Residents of Grosse Tet expressed mistrust of the US Department of Agriculture’s pledges to reimburse farmers for lost crops, raising questions over differences in insurance rules guiding accidental or man-made flooding. A resident told the WSWS that the town was being overrun by bears, poisonous snakes and other wild animals escaping the disaster.
If any of the patchwork of aging levees were to fail, the consequences would be even more devastating. “The system is under tremendous pressure, and it will be for a long time, so our key concern is making sure that we’re vigilant,” Army Corps spokesman Mike Stack told CNN Tuesday. “We’re out there on the system, making sure the system stays intact while we’re still working with the communities to try to help with the flooding.”
Local governments have relied on small detachments of National Guard troops, volunteers, and jail inmates to sandbag the old earthen floodwalls. The town of Amelia, population 2,000, sank a massive barge into a key shipping channel over the weekend in a bid to block the floods.
In the 5th Levee District in northern Louisiana near the river’s crest, authorities have reported increasing numbers of sand boils, seepages of water at the bases of levees. Reynold Minsky, president of the 5th District, told the press Tuesday, “We’ve got more sand boils than we’ve had in recent days, and we’re going to have more. We know that. They’re popping up in different places that we’ve not had them before.”
Across the river at Greenville, Mississippi, an old earthen levee collapsed Friday under the force of the flow. Sinkholes have since been reported in Greenville, and 100 buildings have been flooded.
The disaster has dealt a staggering blow to the economic life of the region. Thousands have been put out of work, including some 13,000 employed in Mississippi’s riverside casino industry. The closure of these operations costs the state millions of dollars per week in tax revenue, and threatens the permanent collapse of long-struggling communities.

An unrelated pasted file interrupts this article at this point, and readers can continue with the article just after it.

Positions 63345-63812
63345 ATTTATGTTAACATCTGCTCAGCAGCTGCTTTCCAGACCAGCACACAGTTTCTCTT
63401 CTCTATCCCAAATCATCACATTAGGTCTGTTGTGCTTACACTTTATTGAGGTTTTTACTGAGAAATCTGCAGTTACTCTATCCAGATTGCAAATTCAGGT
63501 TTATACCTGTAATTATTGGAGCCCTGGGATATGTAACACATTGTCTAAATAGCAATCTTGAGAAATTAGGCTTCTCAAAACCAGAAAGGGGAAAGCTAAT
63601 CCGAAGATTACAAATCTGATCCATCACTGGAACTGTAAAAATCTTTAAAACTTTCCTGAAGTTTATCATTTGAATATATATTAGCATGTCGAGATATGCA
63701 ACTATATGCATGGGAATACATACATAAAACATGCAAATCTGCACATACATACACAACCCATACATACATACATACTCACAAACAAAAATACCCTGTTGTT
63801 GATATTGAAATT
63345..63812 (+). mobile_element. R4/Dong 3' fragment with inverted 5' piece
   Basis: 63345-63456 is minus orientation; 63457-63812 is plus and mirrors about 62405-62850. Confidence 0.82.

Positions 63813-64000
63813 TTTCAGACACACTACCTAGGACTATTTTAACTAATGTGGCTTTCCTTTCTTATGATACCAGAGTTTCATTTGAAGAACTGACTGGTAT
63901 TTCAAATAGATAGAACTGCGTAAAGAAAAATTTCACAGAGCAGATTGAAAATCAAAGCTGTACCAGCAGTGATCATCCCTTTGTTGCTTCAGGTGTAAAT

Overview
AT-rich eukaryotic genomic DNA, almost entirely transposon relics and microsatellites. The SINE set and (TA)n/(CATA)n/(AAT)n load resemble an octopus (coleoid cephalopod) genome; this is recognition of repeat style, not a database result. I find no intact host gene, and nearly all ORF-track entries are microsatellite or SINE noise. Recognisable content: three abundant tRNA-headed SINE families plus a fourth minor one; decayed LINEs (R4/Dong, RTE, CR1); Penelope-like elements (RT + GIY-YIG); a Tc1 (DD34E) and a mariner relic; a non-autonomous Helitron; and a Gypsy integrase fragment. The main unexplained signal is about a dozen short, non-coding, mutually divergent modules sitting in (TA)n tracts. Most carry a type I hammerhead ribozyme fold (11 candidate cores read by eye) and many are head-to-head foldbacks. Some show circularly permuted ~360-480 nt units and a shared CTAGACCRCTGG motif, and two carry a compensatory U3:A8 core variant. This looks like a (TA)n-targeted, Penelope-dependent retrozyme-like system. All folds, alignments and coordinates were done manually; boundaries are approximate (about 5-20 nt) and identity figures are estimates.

The flood is beginning to reverberate through the broader economy as well. Over three million acres of crops have been destroyed, and the catfish, crawfish, and seafood industries are in danger of being wiped out for several seasons. Mississippi State University agricultural economist John Michael Riley has estimated that farms in the watershed could suffer $2 billion in losses.
The Coast Guard halted barge traffic on the Mississippi at Natchez Tuesday, interrupting the transport of Midwest agricultural commodities down the river to the Gulf of Mexico. Officials warned that the barge traffic was putting increased pressure on the levees.
The interruption could cost the US economy $300 million per day, according to the New Orleans port authority.
Ten freight terminals between Baton Rouge and New Orleans have also been forced to suspend operations due to high water. The Gulf States Maritime Association said many docks along the lower Mississippi were underwater.
The port of New Orleans is one of the busiest in the world, connected by the river to the cargo shipping center of Memphis, Tennessee. Fully 60 percent of grain exports are transported down the Mississippi, and one-eighth of the county’s oil is refined in Louisiana, much of it shipped along the river. Numerous chemical plants and other industry between Baton Rouge and the Gulf may also be interrupted or damaged by flooding.